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New Medicare fraud detection system saves $115 mil

Published on NewsOK Modified: December 14, 2012 at 4:48 pm •  Published: December 14, 2012

"Today's report shows that Medicare officials are clearly moving in the right direction when it comes to curbing waste and fraud," said Carper.

Hatch spokeswoman Julia Lawless said the report seems promising at first glance but said Hatch will closely review it to see if "the numbers still hold up under scrutiny."

The system's projected savings are only for one year, but anti-fraud administrator Peter Budetti noted the actual savings could be much more because a provider that has been banished from the program could have stayed in the system for years, racking up hundreds of millions of dollars in bad claims.

The bulk of the projected savings came in referrals to law enforcement that remain under investigation but will likely result in payment suspensions or kicking providers out of the program. Federal health officials did not say how many cases were pending but estimated about $68 million in potential savings in that category.

Federal health officials have struggled with how to measure the success of the Fraud Prevention System. In the past, it was measured by how much money law enforcement officials recovered. Now, it's based on how much money is saved before it's paid.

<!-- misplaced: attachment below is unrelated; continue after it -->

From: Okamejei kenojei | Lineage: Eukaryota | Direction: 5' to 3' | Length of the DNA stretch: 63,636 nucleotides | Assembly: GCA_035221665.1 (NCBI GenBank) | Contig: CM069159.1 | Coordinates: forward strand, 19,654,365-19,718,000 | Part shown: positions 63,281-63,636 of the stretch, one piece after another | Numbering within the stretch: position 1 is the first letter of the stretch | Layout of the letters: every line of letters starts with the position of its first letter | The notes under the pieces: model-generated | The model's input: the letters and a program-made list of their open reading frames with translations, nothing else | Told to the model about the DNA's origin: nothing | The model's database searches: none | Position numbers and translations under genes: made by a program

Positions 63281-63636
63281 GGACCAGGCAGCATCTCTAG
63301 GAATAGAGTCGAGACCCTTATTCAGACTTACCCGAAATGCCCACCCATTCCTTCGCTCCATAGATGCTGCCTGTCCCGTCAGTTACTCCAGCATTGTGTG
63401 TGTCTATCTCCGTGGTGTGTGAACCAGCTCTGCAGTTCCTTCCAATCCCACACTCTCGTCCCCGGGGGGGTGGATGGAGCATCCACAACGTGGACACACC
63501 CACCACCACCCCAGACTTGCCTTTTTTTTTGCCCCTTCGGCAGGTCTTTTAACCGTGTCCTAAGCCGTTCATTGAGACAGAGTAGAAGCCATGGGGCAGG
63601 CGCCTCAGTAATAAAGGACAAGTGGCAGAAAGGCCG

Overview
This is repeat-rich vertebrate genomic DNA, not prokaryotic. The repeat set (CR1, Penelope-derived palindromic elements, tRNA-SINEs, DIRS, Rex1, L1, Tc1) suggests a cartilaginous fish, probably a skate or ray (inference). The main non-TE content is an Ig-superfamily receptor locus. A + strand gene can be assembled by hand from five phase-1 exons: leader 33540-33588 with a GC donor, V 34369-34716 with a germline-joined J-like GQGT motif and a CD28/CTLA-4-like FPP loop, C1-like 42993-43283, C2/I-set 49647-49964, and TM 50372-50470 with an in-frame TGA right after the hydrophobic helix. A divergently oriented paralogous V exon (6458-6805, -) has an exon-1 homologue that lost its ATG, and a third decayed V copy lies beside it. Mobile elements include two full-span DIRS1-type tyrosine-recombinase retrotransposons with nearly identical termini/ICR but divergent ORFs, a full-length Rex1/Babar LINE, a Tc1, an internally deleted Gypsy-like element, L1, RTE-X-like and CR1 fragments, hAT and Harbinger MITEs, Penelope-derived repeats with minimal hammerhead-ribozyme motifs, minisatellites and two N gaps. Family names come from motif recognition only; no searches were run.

Data from the new system also launched 536 investigations and provided information for 511 others already in progress, but it's unclear what actions had been taken based on those investigations.

"We have shown this technology can work in fighting health care fraud, and we have seen encouraging results. The system is designed to grow in sophistication and complexity, helping the government stay one step ahead of fraudsters," Budetti said.

The new screening technology, which was mandated by Congress, is housed in the Baltimore area in a $3.6 million command center.

In the past, investigators individually screened each claim as it came in, determining on face value whether it looked suspicious. Under the new system, claims are run through a series of sophisticated computer models that can spot suspicious billing patterns and put that claim in the context of all the claims from that provider and claims from other providers in a particular industry.

For example, does a storefront wheelchair retailer in Los Angeles, for example, have lots of customers in San Francisco, more than 350 miles away?